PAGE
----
Coherent laser light. It is the latest and most powerful, high-tech solution to hair loss, stimulating stem cells at the base of the hair follicles and restoring hair at a cellular level. A natural solution to hair loss with no harmful side effects, it’s been proven to regrow hair through multiple clinical trials.
Sustained-release peptide energy. This is the first hair filler in the world. It promotes blood circulation in the scalp, revitalizes hair follicles and induces hair growth by increasing the size of the hair follicles and thus stopping hair loss.
Restricted diet and weight reduction.
Let me also share with you some hair-care tips and procedures for caring for your scalp and hair. Some of these tips have been modified from the book by Philip Kingsley.
- Hair should be shampooed daily, and rinsed fully. Conditioning the hair removes tangles, particularly at the ends of the hair.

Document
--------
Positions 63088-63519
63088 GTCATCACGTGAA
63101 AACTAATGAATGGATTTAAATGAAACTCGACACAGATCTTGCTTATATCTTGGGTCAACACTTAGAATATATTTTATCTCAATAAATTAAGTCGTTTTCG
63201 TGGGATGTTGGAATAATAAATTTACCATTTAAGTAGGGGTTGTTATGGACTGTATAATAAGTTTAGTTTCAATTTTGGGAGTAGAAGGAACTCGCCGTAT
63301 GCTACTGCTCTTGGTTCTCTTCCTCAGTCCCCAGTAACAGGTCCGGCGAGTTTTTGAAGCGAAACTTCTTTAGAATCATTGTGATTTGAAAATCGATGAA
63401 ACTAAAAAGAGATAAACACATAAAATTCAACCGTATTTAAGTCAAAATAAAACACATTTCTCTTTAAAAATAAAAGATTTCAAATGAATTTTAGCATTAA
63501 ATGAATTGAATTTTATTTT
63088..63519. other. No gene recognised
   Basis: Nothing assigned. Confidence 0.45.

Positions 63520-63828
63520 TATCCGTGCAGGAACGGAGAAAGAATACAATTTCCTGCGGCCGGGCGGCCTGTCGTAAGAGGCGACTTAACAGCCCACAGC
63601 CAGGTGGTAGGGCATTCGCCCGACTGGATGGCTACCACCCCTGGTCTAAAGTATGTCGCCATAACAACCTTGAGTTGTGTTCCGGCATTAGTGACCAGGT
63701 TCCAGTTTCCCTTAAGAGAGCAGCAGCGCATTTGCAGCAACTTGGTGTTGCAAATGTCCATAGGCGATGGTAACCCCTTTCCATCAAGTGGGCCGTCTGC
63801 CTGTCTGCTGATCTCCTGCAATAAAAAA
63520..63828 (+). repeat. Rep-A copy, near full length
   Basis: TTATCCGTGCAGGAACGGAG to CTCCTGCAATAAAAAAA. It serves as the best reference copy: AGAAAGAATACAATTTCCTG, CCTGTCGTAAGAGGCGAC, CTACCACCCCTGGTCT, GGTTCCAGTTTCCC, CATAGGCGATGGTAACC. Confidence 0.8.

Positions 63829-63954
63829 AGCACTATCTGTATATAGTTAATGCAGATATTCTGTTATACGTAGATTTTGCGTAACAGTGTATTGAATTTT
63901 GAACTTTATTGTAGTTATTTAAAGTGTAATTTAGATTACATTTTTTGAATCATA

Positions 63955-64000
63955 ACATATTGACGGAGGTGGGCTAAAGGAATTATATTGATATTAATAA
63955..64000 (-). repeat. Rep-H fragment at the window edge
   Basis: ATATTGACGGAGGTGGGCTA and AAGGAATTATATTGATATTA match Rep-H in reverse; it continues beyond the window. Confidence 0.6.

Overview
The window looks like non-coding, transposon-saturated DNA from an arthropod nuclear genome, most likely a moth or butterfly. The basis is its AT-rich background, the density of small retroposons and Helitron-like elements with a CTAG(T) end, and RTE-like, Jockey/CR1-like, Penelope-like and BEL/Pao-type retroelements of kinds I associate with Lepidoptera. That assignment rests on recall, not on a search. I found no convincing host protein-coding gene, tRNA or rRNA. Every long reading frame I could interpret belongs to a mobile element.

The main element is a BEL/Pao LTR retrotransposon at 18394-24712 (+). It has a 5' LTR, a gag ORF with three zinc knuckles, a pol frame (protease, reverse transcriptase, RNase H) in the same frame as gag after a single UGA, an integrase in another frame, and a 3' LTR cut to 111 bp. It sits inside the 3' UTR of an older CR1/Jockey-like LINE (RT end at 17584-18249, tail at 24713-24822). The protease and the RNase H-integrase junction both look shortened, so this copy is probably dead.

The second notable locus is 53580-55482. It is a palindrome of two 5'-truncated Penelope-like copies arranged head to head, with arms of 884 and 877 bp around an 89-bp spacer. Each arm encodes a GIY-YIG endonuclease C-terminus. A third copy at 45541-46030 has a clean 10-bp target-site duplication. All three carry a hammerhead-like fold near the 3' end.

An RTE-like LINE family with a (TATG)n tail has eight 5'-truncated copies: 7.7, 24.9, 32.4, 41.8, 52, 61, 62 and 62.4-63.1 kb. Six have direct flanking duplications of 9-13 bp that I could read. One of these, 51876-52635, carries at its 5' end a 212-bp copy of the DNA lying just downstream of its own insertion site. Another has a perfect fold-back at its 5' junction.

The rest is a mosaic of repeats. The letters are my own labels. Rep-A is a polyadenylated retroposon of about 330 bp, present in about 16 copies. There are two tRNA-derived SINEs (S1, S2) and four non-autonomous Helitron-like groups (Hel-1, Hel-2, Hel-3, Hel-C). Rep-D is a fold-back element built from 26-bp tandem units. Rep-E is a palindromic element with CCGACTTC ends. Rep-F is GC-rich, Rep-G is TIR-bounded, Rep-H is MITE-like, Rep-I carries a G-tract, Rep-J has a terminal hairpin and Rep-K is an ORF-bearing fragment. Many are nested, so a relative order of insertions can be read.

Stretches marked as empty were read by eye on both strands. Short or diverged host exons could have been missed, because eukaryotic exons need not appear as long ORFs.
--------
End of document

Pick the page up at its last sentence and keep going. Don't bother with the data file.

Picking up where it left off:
- Avoid insufficient rinsing, and minimize any tangling with a wide-toothed comb.
- Use of a brush with sharp bristles should be avoided. Smooth combs are preferable.
- Limit stress. Undefined stresses and hormonal medications (androgenic-like oral contraceptives, as well as a number of other medications) may be associated with hair loss.
- Blow-drying should be done with the hair dryer about six inches away. As the hair starts to dry, reduce the heat gradually. Avoid blow-drying hair from damp to dry to minimize hair damage, brittleness and split ends.
- Rollers have to be used carefully, and not tightly. Similarly, pins and clip use should be minimal and never while sleeping. If elastic bands and barrettes are used at all, they must not be tight. They have been noted to cause traction alopecia. Similarly, pulling the hair too tightly from the forehead may also lead to severe hair breakage and ponytail alopecia.
- Avoid compulsively touching and pulling hair (trichotillomania).